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  June 26th, 2015 | Written by

U.S. House of Rep. Repeals Mandatory COOL

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  • $3.2 billion in #sanctions on American products are possible if mandatory COOL isn’t repealed
  • U.S. House Of Rep. votes to repeal country of origin labeling, fearing #trade retaliation from Mexico and Canada

The U.S. House of Representatives has voted to repeal the country of origin labeling (COOL) for beef, pork, chicken, ground beef and ground pork. The vote to repeal COOL was conducted under a special resolution passed by the GOP majority on largely a party-line vote (244 to 187) that limited the entire congressional debate to only one-hour and prohibted lawmakers from making any amendments to the measure.

U.S. Sen. Pat Roberts told a senate committee yesterday that Congress must act quickly in repealing COOL or face dire retaliation. Roberts chaired a hearing of the Senate Agriculture Committee on threats of trade retaliation by Canada and Mexico if the United States doesn’t put an end to mandatory country-of-origin labeling.

This move, however, does not come without much opposition from mandatory COOL supporters.

“After fighting for over 15 years to first win and then defend our mandatory COOL law, our members are not about to throw in the towel while our U.S. Trade Representative is still fighting to defend our sovereign right to maintain mandatory COOL in the current arbitration proceeding now underway at the WTO (World Trade Organization),” says R-CALF USA CEO Bill Bullard. “Our members flatly oppose this voluntary proposal and we reject the notion that a voluntary program would somehow be better than no COOL at all.”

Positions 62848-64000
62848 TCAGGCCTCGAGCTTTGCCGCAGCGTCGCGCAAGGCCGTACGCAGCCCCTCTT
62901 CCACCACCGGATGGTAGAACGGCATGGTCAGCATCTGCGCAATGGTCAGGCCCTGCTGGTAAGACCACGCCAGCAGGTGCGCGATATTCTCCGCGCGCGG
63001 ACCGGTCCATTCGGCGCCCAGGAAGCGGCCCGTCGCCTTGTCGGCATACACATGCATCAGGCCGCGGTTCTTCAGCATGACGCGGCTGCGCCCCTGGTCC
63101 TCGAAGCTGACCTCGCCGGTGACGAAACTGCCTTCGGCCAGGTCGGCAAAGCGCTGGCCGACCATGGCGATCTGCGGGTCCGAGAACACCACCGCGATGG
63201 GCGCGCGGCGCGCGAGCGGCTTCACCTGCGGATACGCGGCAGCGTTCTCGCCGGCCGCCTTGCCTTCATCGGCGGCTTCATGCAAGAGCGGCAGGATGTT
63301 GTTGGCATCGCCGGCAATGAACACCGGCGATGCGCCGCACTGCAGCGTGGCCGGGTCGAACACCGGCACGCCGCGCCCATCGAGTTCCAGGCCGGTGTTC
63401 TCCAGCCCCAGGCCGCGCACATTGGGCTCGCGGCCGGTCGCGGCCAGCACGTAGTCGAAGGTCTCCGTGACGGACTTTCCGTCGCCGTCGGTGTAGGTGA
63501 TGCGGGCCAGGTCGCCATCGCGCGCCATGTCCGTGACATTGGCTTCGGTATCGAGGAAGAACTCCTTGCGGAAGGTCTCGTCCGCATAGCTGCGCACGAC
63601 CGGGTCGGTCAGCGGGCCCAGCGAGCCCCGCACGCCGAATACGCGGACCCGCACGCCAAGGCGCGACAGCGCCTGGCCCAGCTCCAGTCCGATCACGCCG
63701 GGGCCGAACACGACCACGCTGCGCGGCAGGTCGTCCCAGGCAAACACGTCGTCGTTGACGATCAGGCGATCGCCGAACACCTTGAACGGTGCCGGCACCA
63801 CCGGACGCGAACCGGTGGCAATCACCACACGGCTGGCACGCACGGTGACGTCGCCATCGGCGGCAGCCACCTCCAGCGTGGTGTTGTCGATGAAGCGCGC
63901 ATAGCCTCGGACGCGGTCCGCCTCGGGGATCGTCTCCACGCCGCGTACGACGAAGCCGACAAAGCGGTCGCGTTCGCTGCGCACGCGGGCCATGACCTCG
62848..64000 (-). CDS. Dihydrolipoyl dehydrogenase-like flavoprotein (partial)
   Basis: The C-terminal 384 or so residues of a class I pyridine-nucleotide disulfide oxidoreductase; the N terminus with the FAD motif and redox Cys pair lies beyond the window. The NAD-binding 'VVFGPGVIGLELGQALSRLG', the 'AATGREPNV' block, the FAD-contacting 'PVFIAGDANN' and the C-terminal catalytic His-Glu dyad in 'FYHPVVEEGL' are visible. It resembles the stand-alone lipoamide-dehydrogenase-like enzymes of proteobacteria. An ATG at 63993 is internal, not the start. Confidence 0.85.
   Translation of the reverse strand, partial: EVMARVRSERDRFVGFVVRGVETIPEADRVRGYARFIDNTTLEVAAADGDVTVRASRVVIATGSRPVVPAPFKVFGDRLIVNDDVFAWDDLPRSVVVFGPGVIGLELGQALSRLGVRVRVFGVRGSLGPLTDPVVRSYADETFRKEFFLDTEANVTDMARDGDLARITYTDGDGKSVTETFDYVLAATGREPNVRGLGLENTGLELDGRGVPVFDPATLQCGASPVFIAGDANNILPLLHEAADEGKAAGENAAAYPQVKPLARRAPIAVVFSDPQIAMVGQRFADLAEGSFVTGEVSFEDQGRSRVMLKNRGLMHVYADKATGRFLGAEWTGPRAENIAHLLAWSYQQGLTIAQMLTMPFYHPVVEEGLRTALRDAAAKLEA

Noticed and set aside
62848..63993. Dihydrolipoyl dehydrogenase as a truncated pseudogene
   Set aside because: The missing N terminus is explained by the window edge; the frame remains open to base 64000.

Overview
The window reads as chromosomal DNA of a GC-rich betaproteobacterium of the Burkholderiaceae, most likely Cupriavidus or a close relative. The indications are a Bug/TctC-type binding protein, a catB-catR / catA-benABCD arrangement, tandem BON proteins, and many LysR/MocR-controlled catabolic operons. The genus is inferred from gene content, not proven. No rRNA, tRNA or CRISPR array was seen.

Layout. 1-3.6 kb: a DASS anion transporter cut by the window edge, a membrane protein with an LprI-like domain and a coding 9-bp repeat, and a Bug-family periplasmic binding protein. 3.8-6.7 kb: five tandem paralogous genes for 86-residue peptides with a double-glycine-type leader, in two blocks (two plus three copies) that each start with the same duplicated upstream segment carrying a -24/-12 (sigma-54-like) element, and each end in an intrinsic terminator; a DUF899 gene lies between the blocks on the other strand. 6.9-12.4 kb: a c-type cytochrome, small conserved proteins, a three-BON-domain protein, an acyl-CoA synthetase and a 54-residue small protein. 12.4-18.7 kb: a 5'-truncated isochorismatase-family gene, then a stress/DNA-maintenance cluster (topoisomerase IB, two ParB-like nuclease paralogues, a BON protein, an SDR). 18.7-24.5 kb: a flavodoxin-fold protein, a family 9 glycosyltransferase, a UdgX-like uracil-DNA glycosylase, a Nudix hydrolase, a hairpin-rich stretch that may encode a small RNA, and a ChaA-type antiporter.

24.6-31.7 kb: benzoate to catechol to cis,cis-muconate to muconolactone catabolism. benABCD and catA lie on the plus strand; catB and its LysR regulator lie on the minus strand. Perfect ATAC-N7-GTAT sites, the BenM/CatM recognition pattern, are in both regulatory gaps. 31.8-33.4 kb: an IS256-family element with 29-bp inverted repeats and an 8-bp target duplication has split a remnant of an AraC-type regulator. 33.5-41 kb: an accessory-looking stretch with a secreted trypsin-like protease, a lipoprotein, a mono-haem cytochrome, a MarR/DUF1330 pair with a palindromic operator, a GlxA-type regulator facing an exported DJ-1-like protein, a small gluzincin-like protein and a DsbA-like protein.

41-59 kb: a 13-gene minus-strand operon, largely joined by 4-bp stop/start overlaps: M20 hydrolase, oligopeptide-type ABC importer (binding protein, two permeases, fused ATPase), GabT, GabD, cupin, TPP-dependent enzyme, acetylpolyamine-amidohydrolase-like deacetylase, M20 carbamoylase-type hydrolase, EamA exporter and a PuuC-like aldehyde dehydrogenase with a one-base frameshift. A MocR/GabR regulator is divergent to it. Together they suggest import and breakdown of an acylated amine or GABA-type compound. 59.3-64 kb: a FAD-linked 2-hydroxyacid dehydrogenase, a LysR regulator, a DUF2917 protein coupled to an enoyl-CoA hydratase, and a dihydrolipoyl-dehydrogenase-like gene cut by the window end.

Beginning in 2002, retailers have been required by law to provide labels detailing where some fresh meat products were raised, slaughtered and processed. Since 2009, Canada and Mexico have challenged the law before the WTO, arguing it discriminates against Canadian and Mexican products.

In May, the WTO sided with the United States’ neighbors, rejecting a U.S. appeal and granting Canada and Mexico permission to invoke billions of dollars in tariffs on the U.S. if it fails to repeal COOL.

Roberts said more than $3.2 billion in sanctions on American products are possible if mandatory COOL isn’t repealed. While Mexico hasn’t yet finalized a list of products to sanction, Canada has said it will target beef, pork, wine, jewelry, mattresses and more for retaliation.

“United States citizens deserve to know which meat is domestic and which is foreign and Congress should be working to defend such a fundamental right to know, not falling all over itself in an effort to figure out how to appease Canada and Mexico’s desire to sneak their products into our markets without a label,” says Bill Bullard.

Supporters of COOL include the National Farmers Union, United States Cattlemen’s Association, American Sheep Industry Association and Consumer Federation of America.